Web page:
“What is the SC’s decision? They have said the secrecy of the ballot will remain secret for political parties but it won’t be secret for the ECP. So if there are allegations of horse trading or selling of votes, then the ECP can conduct an inquiry,” said Mr Chaudhry.

The technology minister also tweeted that the SC had “acknowledged the stance” to end horse-trading and corrupt practices in the Senate polls, adding it “has not adhered to the principle of full secret ballot”.

Opposition parties

In her tweet, Pakistan Muslim League-Nawaz vice president Maryam Nawaz said the SC opinion once again proved that “the Constitution is far above the tricks of vote thieves, malicious references and conspiratorial ordinances”.

After the court decision, she said, “alarms of technology are being raised” but warned that “RTS and Daska-fog technologies” wouldn’t work anymore.

“Why are you afraid of the power of the vote?” she questioned.

Former premier Shahid Khaqan Abbasi, who is also vice president of the PML-N, while speaking at a press conference criticised President Arif Alvi for promulgating two highly controversial ordinances; one against Justice Qazi Faez Isa of the Supreme Court and the other providing for open ballot for Senate elections even before the SC decision on the presidential reference on the same matter.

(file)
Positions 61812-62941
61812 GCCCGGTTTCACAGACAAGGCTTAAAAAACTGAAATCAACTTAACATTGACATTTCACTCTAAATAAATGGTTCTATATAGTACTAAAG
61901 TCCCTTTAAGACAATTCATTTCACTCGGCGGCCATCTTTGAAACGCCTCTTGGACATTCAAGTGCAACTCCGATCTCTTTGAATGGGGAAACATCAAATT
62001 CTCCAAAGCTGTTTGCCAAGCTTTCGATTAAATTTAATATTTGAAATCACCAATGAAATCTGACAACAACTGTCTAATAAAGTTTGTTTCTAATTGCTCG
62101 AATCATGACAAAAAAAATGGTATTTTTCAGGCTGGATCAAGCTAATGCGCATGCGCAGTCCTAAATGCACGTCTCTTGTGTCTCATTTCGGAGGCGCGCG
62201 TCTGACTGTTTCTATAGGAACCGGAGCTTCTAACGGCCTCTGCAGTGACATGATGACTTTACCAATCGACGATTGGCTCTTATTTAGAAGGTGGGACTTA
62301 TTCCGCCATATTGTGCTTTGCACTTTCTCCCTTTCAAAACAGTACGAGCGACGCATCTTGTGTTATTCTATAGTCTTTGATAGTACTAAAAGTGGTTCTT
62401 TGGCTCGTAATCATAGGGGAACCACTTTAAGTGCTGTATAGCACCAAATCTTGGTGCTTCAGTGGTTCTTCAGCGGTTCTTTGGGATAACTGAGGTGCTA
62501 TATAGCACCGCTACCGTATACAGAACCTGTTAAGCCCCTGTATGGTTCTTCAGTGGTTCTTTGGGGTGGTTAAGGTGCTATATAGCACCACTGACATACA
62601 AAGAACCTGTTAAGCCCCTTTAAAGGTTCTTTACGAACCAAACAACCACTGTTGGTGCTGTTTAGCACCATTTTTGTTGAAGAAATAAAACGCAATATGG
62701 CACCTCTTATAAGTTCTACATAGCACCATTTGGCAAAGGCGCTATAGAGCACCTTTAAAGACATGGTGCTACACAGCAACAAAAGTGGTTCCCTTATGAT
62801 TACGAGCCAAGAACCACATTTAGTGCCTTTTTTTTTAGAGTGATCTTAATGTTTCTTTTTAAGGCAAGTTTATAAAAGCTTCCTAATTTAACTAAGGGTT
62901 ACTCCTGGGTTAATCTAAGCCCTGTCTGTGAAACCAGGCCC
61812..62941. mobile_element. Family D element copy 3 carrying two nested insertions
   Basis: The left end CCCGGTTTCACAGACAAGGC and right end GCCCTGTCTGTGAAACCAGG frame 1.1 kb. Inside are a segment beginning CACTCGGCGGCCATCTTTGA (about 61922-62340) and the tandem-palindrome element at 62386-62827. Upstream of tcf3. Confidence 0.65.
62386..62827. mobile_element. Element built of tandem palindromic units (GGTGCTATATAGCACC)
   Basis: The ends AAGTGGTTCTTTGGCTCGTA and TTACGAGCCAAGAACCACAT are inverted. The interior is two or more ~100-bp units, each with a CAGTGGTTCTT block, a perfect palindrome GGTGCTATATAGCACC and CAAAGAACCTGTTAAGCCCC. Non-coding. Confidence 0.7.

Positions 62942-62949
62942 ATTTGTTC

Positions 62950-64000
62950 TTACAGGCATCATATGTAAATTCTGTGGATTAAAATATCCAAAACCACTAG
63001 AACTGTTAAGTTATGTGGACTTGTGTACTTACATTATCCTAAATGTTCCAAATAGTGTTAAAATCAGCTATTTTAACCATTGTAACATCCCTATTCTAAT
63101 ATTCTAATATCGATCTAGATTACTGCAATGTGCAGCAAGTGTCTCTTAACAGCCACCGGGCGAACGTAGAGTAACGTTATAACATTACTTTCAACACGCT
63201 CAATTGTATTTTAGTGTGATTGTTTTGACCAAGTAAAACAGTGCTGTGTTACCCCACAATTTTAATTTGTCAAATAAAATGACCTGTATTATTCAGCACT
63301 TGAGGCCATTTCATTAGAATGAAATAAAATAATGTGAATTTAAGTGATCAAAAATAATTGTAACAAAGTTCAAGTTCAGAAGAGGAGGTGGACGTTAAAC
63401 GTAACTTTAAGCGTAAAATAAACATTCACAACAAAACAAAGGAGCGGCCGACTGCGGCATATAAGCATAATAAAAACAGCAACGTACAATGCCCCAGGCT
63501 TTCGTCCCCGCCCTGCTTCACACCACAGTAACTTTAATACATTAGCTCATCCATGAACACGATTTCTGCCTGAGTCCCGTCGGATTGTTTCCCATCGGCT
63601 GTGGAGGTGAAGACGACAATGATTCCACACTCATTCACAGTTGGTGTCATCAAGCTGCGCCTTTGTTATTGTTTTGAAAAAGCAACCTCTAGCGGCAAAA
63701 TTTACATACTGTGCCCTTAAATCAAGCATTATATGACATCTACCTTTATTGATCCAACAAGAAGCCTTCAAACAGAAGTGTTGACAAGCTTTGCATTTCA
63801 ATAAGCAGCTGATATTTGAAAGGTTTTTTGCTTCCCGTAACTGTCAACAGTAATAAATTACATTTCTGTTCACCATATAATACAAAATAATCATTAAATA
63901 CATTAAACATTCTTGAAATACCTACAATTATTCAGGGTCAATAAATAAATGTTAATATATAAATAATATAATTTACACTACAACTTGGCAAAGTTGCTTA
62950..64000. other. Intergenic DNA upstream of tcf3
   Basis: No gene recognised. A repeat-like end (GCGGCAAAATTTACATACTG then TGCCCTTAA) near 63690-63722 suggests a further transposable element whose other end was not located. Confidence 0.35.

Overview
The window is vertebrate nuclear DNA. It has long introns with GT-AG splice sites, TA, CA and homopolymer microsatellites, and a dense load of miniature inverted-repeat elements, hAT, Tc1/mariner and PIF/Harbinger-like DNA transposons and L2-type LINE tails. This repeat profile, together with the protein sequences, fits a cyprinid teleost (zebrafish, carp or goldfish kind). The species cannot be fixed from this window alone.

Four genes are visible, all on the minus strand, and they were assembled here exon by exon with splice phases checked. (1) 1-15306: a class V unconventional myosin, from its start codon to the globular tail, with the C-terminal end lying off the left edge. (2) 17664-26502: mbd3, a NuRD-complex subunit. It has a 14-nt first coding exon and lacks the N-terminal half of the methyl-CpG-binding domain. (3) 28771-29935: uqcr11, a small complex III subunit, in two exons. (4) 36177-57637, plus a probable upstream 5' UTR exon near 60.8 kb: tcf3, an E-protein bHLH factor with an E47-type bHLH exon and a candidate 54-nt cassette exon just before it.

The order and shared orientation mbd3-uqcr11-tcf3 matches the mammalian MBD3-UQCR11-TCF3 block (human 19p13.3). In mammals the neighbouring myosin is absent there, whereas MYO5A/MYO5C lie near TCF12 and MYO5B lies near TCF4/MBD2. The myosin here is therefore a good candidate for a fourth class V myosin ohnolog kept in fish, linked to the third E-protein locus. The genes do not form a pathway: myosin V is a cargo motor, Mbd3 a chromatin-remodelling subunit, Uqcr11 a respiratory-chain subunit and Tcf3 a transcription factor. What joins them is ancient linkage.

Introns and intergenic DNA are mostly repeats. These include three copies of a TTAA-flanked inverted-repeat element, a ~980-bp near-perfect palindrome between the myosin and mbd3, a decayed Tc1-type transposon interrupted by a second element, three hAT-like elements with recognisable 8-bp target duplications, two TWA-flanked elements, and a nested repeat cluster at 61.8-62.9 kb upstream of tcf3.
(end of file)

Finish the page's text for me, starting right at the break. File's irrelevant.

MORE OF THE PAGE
“Had he gone through the Constitution, there would have been no need to send a reference to the Supreme Court,” the ex-PM remarked.

He noted that President Alvi should represent the state and not a particular political party and therefore must not promulgate politically-motivated and controversial ordinances.

The Pakistan Peoples Party also welcomed the SC verdict on the question of voting in Senate elections. PPP Secretary General Farhatullah Babar hailed the verdict as “triumph of law, justice and Constitutionalism”.

It is also a vindication of the position taken by the PPP in the Supreme Court on the issue, he said.